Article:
policy that gives rise to proposals for new EU legislation, is one of the main tasks of the
European Commission. While the Commission relies heavily on its internal expertise and
experience in this work, it also relies on a wide range of external sources, such as
specialised European agencies, studies carried out for it by experts and academics,
feedback on its 'green papers', public consultations and hearings, and over 800 expert
groups.


This strategic inquiry concerned one important aspect of the European Commission’s
reliance on external sources of expertise, namely its system of expert groups. The
Commission establishes expert groups to seek external advice and expertise from
individuals, organisations and/or Member States and other public authorities as it prepares
legislative proposals and policy initiatives, drafts delegated acts, and implements existing
legislation, programmes and policies. It is for the Commission to decide how to take into
account the expertise and advice provided by its expert groups when carrying out its
duties in the general interest of the European Union.


Building on the Commission’s previous achievements in improving its management of
these groups, the Ombudsman’s inquiry aimed at assisting the Commission in identifying
and addressing the main systemic weaknesses in its general rules governing expert
groups. After carrying out a public consultation, the Ombudsman made a range of
suggestions to the Commission on how to improve the rules in the following areas:
achieving a balanced composition of expert groups, calls for applications for expert group
membership, synergies with the Transparency Register, conflict of interest policy for
individual experts appointed in a personal capacity, and improvement of data availability
on the expert groups register.


Regarding transparency of expert groups’ work, there was significant room for
improvement. The Ombudsman thus made two specific recommendations to the
Commission with a view to allowing the public to follow the detail of expert group
deliberations and to know, ultimately, whose viewpoints influenced the Commission.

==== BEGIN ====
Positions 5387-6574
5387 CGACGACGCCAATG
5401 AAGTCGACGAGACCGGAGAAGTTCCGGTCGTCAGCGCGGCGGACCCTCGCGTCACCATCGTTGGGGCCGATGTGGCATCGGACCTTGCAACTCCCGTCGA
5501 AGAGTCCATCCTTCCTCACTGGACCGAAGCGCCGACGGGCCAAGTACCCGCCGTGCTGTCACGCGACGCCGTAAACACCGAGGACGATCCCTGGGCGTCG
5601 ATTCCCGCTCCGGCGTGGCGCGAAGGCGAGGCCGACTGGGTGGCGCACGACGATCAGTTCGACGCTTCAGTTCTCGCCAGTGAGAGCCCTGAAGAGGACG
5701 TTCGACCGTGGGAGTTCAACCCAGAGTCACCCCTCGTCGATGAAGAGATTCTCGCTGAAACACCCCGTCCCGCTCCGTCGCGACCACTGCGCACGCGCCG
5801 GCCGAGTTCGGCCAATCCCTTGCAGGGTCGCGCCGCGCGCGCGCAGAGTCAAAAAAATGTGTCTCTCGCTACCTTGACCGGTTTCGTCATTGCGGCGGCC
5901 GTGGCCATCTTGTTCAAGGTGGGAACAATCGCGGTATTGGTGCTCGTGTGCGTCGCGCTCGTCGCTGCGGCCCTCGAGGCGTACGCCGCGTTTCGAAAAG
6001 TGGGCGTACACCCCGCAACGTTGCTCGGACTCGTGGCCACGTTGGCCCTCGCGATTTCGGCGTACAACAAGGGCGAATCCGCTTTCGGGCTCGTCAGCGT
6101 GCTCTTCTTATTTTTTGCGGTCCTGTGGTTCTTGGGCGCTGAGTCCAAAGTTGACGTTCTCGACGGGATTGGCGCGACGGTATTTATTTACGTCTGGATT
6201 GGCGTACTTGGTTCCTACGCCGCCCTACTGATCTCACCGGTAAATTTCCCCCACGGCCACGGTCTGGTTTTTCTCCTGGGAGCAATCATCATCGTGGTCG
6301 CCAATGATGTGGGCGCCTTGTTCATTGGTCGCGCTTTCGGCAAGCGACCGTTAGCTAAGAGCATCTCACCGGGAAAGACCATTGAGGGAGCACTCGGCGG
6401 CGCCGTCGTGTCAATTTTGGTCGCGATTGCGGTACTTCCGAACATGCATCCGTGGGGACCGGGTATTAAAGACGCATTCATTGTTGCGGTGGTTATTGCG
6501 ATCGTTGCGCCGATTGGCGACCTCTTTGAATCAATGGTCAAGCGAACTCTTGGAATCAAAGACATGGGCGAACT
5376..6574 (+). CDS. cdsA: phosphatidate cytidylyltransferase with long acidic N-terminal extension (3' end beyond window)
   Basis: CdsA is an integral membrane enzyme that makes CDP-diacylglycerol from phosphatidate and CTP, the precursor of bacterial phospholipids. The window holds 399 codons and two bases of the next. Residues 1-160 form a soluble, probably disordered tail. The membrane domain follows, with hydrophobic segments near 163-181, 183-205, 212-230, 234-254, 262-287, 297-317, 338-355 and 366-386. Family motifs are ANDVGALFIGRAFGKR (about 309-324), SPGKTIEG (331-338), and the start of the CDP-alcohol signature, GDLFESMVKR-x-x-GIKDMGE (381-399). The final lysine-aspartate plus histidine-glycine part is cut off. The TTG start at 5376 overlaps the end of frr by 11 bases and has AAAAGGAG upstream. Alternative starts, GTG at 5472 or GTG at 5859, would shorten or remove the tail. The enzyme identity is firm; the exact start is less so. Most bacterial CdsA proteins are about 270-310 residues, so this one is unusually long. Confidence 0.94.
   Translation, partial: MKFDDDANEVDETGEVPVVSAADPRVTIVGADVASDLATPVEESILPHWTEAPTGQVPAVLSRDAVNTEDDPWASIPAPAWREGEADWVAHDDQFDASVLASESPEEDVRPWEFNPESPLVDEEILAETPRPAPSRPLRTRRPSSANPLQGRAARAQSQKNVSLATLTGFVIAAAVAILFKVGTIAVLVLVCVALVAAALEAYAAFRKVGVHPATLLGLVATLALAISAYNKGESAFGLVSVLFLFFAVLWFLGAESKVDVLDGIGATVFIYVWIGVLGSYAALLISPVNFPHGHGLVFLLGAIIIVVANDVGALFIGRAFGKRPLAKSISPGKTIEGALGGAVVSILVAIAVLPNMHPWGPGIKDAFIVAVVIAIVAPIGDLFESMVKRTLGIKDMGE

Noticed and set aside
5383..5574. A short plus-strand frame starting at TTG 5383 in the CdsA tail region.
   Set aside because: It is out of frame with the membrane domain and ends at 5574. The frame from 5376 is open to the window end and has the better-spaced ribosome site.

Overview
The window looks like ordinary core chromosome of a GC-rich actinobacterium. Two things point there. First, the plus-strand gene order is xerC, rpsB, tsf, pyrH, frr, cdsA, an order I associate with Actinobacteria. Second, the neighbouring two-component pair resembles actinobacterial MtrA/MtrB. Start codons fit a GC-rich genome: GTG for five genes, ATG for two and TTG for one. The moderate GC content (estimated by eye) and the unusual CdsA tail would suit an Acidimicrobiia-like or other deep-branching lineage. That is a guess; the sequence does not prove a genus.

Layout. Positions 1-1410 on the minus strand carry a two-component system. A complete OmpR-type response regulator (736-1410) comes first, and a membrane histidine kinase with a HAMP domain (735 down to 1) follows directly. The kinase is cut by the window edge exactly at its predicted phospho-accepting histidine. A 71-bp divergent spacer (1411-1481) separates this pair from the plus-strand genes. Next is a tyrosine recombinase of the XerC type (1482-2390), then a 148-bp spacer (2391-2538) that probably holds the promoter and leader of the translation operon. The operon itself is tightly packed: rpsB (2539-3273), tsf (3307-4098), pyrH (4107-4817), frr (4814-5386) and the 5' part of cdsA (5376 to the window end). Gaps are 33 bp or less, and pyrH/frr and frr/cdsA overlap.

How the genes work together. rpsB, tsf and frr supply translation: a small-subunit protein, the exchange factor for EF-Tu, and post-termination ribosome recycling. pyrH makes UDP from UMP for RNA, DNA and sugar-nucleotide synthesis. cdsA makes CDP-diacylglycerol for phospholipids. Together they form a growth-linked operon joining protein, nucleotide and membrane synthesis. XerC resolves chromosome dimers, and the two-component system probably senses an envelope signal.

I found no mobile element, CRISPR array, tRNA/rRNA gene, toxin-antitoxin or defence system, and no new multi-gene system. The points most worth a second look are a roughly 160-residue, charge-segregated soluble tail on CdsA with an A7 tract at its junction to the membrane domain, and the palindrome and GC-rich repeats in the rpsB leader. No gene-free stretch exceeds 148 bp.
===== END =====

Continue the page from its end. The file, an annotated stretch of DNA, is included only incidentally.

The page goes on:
In 2016, in the course of this Ombudsman inquiry and following calls from the European
Parliament and civil society, the Commission reformed its expert group system. It issued a
Commission Decision with revised rules governing the functioning and work of its expert
groups. With its reform, the Commission has significantly overhauled its expert group rules
and has put in place a more robust and transparent system. The new rules are largely in
line with the Ombudsman’s suggestions. In particular, the Commission has made the
selection procedure for expert group members more transparent, it has put in place a new
conflict of interest policy for individual experts appointed in a personal capacity, and it now
requires organisations and self-employed individuals to be registered in the Transparency
Register in order to be appointed to expert groups.


The Commission has also made good progress on facilitating better public scrutiny of the
work of expert groups. Meeting minutes are now required to be “meaningful and
complete”, members can have their dissenting opinions published, and expert groups may
decide to deliberate publicly. In the event of public deliberations, the public may be invited
to attend a meeting or the meeting may be web streamed.
The Ombudsman closes this inquiry, now that reform of the expert group system has been
achieved. She will continue to monitor the Commission’s implementation of its reforms of
the expert groups system.

Outcome of the strategic inquiry - key improvements at a glance:

Legally binding rules and increased political accountability for expert groups

Public calls for applications as a standard means of selecting members

Mandatory registration in the Transparency Register

Links between the entries in the expert groups register and the Transparency
Register

Consistent categorisation of organisations

New conflict of interest policy for individual experts appointed in their personal
capacity

Description of mandate and advice needed for each new group

Meaningful and complete minutes of meetings

Publication of dissenting opinions

Arrangements for public deliberations